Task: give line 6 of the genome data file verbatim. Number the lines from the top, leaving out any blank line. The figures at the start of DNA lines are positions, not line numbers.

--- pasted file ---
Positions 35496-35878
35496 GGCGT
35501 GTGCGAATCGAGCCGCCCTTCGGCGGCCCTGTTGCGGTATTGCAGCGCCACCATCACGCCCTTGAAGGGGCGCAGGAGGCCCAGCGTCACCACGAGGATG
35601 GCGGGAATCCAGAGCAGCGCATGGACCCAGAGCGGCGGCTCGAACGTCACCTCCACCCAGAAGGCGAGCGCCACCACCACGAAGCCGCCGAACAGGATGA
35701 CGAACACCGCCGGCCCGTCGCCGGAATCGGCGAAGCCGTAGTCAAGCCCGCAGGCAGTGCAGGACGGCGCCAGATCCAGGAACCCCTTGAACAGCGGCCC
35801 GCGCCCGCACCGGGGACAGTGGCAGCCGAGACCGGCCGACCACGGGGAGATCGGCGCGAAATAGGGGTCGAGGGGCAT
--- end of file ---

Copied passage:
35801 GCGCCCGCACCGGGGACAGTGGCAGCCGAGACCGGCCGACCACGGGGAGATCGGCGCGAAATAGGGGTCGAGGGGCAT